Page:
“Let the limpid water bear you
    Stilly as it downward flows.
    Every river seeks the ocean,
    Every minnow seeks and knows.

    “Step, and never leave a footprint,
    Speak, and let nobody hear.
    Sleep, and wake, and re-awake,
    The Basic Law will disappear.”

    I thanked him, bowed, and walked away,
    Tired of all that purist guff.
    I am not helped in any way
    By any back-to-nature stuff.

    Ancient sages could not help.
    I will not ask them any more.
    I came back to the present day
    Just as troubled as before.

  3. Cassowary says:

    A constitution incapable of surviving fools is not worth the paper it’s printed on. That is what the localists have shown us. We live in a Potemkin Village designed lull investors into complacency. Our freedoms are valid only as long as we don’t exercise them too vigorously. Our institutions are made of cheap particle board, easily punched through when no longer useful. The Basic Law is the mall display of constitutions.

  4. Flip-Flopper says:

    Very nice verses, Knownot. They have a touch of “The Darkling Thrush” about them.

  5. Old Newcomer says:

    What Beijing consistently fails to recognise is that the more they meddle in Hong Kong affairs, the more people will seek complete independence from China as the only way to preserve Hong Kong’s freedoms and way of life.

  6. WTF says:

    Knownot: You must be a flat owner, in which case going to two anti-materialist for advise and comfort was sure to go badly, even if they were right.

    Claudia Mo was doing some prime moaning today. Struck me as ripe. While Ms. Mo isn’t the biggest sinner of her cohort of the old generation democrats in Hong Kong, she and they were a factor in this blow up along with Lufsig and Beijing. From Martin Lee on down these old camp democrats are lawyers and other professionals who owned multiple flats, and often made their fortunes through speculation in property markets. Their sole focus on “democracy” without doing anything effective to break the oligarchy’s monopoly on land supply, housing, foodstuffs, etc; laid the groundwork for the rise of the new independence radicals.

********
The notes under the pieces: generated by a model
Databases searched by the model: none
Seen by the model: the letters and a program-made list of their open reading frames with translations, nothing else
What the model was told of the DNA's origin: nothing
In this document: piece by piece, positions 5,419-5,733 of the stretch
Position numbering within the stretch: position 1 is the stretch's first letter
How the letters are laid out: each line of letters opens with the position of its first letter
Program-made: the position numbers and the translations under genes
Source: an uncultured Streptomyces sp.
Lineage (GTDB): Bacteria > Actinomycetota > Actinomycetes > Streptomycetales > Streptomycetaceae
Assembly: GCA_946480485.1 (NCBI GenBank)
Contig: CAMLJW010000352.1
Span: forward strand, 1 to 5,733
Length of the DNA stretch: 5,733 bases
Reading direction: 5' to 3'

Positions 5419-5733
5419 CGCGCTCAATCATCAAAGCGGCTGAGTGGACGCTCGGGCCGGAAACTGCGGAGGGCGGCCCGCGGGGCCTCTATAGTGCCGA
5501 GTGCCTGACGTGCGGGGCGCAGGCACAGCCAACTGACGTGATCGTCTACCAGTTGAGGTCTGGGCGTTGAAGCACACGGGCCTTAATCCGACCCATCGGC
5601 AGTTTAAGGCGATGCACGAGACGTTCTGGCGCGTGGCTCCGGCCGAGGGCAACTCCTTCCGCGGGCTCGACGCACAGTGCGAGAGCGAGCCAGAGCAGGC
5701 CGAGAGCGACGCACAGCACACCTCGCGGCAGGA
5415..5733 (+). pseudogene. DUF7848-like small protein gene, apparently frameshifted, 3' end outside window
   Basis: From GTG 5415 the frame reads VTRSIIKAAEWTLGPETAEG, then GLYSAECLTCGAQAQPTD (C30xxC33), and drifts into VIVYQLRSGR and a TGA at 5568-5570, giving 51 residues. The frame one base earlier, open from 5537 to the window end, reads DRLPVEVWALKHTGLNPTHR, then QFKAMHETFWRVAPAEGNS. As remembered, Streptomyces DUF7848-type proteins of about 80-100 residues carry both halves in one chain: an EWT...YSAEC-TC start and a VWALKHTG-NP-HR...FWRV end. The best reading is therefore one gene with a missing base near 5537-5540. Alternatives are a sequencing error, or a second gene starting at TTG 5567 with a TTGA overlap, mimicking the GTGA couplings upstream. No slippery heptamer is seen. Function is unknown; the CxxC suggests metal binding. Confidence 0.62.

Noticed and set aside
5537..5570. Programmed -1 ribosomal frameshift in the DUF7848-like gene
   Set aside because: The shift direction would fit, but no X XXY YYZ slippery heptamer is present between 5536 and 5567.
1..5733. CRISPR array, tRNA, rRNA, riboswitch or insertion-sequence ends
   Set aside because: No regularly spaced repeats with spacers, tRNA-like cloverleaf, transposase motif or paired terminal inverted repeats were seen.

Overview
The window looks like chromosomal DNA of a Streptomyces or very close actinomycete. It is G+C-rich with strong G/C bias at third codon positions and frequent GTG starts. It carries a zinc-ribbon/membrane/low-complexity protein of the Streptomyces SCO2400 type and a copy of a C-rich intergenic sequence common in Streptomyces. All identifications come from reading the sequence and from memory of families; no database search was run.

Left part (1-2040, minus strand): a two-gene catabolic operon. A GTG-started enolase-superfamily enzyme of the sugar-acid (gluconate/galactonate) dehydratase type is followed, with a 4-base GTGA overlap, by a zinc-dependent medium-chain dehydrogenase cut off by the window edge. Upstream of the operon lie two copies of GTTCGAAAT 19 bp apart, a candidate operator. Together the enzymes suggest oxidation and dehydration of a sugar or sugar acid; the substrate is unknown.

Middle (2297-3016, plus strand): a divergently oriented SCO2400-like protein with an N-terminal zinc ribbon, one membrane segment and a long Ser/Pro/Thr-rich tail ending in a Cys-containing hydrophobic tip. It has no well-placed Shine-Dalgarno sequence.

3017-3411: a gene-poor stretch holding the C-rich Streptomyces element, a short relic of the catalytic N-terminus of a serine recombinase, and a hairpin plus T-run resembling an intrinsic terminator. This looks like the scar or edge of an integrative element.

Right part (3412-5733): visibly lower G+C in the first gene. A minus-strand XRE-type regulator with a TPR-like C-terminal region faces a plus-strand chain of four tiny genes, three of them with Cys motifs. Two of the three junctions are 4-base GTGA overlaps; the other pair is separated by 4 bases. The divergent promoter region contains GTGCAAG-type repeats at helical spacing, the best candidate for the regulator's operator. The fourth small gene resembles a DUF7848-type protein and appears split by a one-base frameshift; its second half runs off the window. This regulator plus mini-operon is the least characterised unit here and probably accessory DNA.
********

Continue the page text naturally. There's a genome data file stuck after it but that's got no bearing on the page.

Oddly enough, perhaps our two radical ex-legislative representatives have achived something more, and without even taking office. China has finally forced Lufsig to crack down on the very cornerstone of the old democrats wealth by putting heavy stamp duty on domestic speculators. It’s crude and loop holes Martin Lee could drive a truck through, but they can be tightened up. It seems China is applying both the carrot and the stick with base of the separatist. It will be interesting to see where it all leads.

    Ms. Mo is suppose to be a journalist, but she thinks the British established rule of law in Hong Kong. What kind of journalist never spent any time in Hong Kong’s courts, in which for 100 years the poor are almost as disenfranchised as Blacks and Native Americans in America, while the wealthy and connected are given every privilege (in the old meaning of the word, ie private law). Any gains the people of Hong Kong got were achieved by hard work, or by rioting, or by marching in the streets, I can’t think of any decent thing worth counting that was won in the courts or in the legislature.

  7. Walter De Haviland says:

    @Newcomer. I think Beijing realizes, they just don’t care that much. Let’s face it, Hong Kong has an inflated opinion of its place in the world and ‘realpolitik’ means the boys in Beijing will happily flatten this place if it threatens their power. As someone said above, our freedoms are valid if we don’t exercise them too much.

  8. Joe Blow says:

    If Art 23 gets on the table, I predict 1,000,000 + in the street. Lets’ see how the HK Police Public Security Bureau ( 27k max) is going to deal with that (provided they don’t mutiny first).

  9. Cassowary says:

    @Old Newcomer: I think that at some level they do realize it. Why else would whoever’s behind all those Singtao editorials be ranting about CY making it worse? But to a dictatorship’s way of thinking, provoking opposition is just a useful way of flushing out traitors. You push them, they lash out, you cut them down, and the rest will be too frightened try the same. #Winning

  10. nulle says:

    Very surprised that not more people are outraged about what is happening in HK. the Rule of Law is gone, period.

    what Beijing is doing is asking for a revolution for independence of HK. There are plenty out there willing to die if HK can become independent (ie Singapore.) Anyone for lobbing some Molotov Cocktails at the likes of Maria Tam?

    More than happy to setup a public donation account to pick off vital Communist party and Basic Law committee members.

  11. Knownot says:

    Flip-Flopper –
    Hardly Hardy, but I have just finished reading a selection of his poems. Thank you for your comment.